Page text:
Nevertheless, he saves his most biting criticisms for himself. He imagines himself as a foolish and aging old man, unable to command even the small amount of respect from women he has already: “With a bald spot in the middle of my hair/ [they will say: ‘How his hair is growing thin!’]” He speaks in subtle code about his lost sexual performance as an old man when he asks himself, “Should I, after tea and cakes and ices/ have the strength to force the moment to its crisis?” It is in this section of the poem that his pack of insecurities comes to a head with him claiming to have, “seen the moment of my greatness flicker” and to have “seen the eternal Footman hold my coat, and snicker.” The eternal Footman in this context is probably death, personified by the grim reaper, handing him his coat-an activity normally reserved for when one is about to depart-in order that he may “depart” from his life.
His anxiety peaks with the famous statement, “Do I dare disturb the universe?” from which the poem switches moods. The narrator’s fears become free-floating and ever sharper, as he questions whether it is worth it to be bold or if life itself is pointless. He asks himself if it “would be worth it” if he should end up having to say: “that is not what I meant at all. That is not it, at all.” He fears mistakes he will make and anticipates the ways in which the woman he desires will misunderstand him. His insecurity, which in itself is a social construct of the system he despises, knows no bounds. “No!” he claims, “I am not Prince Hamlet, nor was meant to be/ am an attendant lord, one that will do/ To swell a progress, start a scene or two/ advise the prince; no doubt, an easy tool/ deferential, glad to be of use/ politic, cautious, and meticulous/ full of high sentence, but a bit obtuse/ at times, indeed, almost ridiculous- almost, at times, the Fool.” He feels he is not good enough or brave enough to be the hero character of fable, the knight in shining armor. This shows betrays a patriarchal mindset in which he, the male lead role, is the virtuous hero of the story who is the center of attention and praise, another social construct which is programmed into men as being the most ideal by bourgeois culture.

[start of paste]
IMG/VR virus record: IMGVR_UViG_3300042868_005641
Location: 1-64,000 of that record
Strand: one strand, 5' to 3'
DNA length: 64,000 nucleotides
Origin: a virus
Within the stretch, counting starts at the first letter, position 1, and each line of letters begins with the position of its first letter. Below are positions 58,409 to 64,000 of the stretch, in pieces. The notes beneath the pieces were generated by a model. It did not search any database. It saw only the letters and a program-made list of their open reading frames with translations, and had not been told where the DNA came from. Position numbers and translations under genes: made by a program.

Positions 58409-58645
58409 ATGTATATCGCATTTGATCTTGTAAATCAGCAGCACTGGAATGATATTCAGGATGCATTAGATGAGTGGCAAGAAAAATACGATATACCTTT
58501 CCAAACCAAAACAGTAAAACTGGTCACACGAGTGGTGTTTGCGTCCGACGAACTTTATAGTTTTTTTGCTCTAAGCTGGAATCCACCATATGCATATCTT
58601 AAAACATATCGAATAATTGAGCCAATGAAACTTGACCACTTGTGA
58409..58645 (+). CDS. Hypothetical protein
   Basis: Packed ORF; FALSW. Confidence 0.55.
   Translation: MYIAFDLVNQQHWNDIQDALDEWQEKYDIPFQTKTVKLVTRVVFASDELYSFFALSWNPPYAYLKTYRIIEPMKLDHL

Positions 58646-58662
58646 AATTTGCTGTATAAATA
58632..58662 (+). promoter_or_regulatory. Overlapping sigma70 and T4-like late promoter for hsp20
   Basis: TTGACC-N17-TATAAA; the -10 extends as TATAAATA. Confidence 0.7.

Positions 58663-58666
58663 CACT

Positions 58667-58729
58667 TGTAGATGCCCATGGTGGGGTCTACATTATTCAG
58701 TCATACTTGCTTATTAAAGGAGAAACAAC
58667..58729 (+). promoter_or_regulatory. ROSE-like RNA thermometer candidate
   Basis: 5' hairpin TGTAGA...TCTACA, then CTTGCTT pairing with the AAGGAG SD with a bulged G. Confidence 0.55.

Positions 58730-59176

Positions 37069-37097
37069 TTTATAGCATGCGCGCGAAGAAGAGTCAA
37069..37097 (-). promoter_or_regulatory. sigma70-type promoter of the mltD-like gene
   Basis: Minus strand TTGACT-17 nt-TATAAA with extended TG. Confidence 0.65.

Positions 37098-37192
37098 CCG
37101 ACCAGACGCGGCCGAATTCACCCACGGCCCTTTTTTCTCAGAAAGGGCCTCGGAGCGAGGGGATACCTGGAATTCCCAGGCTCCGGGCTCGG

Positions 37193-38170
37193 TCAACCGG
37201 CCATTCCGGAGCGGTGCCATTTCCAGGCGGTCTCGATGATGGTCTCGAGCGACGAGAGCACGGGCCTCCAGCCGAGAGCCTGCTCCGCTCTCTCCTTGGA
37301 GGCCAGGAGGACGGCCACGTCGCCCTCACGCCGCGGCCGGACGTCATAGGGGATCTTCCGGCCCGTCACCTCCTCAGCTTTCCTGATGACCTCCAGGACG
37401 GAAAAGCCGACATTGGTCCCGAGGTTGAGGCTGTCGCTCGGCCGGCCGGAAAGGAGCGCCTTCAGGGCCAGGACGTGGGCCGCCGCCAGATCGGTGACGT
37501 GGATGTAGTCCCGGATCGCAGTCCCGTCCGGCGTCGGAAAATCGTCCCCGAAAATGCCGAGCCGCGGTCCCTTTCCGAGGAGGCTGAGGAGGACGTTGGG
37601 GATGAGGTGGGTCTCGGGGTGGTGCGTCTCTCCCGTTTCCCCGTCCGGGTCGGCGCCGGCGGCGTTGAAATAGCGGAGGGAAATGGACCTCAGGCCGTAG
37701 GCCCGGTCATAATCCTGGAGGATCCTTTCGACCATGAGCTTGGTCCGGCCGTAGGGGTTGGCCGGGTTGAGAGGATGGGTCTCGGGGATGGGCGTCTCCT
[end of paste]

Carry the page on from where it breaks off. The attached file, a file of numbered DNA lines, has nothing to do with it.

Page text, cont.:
Finally, the world the poem has constructed so far abruptly collapses. There is suddenly no more talk of the city, or of culture, or of the narrator himself taking a walk with the woman he is with. He bemoans his fate of aging one last time with the line, “I grow old…I grow old…I shall wear the bottoms of my trousers rolled,” this time talking in present tense, as if all hope is already lost. The scene changes to a fantasy of the narrator’s where he is walking along a peaceful beach with singing mermaids. Yet, even in this beautiful imaginary setting, our storyteller has no control over his own life or his surroundings. “I have heard the mermaids singing, each to each” he says, “I do not think that they will sing to me.” Even in fantasy, he is marked with hopelessness and loneliness.
Finally, wading into the ocean of his pretend world, he says, “We have lingered in the chambers of the sea/ by sea-girls wreathed with seaweed red and brown/ till human voices wake us, and we drown.” He realizes real human voices must eventually awaken him from this dream world, and once again he feels lost. The poem ends with the disturbing imagery of drowning, which has the symbolic meaning of the narrator drowning in his raging insecurities about everyday life, aging, and of his sexual advances towards women being turned down, even in dreams. Eliot’s poem leaks cynicism, wit and anxiety in its carefully crafted stanzas.